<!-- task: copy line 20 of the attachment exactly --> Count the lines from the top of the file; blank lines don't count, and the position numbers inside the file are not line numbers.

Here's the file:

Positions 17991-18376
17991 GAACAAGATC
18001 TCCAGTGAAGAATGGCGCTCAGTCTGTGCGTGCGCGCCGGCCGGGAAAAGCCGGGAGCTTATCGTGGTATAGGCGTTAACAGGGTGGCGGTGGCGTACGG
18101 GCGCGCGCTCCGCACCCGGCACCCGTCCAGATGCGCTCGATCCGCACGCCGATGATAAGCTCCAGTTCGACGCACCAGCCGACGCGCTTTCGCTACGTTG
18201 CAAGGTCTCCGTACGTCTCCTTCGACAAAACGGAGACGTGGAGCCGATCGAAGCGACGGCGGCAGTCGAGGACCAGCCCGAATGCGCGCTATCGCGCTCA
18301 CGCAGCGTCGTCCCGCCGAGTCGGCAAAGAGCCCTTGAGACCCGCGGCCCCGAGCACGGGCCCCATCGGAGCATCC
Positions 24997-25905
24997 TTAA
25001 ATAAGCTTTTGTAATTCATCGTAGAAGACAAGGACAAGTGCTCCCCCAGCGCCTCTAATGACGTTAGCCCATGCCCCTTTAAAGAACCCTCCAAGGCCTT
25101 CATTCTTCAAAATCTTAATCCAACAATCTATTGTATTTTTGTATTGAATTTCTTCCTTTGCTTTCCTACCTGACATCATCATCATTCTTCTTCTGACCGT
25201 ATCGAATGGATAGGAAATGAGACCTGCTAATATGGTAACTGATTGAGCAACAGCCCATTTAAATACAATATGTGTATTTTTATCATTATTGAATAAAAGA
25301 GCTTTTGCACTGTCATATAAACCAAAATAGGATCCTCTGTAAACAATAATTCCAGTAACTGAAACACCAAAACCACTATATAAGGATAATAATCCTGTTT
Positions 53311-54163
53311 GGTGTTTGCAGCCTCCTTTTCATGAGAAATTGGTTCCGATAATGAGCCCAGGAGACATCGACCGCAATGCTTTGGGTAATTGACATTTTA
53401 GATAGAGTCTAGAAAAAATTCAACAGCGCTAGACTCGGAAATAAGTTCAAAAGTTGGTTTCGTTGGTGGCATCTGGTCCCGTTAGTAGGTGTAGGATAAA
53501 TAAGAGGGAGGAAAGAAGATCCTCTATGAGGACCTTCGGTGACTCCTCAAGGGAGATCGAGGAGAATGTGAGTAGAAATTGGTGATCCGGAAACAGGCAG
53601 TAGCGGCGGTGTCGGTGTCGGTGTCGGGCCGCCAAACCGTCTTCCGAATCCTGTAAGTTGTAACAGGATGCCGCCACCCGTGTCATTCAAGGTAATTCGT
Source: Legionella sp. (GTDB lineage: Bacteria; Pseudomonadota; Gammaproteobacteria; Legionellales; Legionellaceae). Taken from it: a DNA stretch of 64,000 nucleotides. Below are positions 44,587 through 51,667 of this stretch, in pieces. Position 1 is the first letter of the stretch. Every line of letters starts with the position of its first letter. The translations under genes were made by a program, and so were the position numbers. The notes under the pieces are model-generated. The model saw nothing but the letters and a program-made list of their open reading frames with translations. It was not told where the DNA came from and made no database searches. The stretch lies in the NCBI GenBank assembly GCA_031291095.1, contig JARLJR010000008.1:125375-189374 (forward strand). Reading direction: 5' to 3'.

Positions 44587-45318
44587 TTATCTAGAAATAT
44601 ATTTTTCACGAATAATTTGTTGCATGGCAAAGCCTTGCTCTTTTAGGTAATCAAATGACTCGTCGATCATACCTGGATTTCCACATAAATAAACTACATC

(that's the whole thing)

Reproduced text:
44587 TTATCTAGAAATAT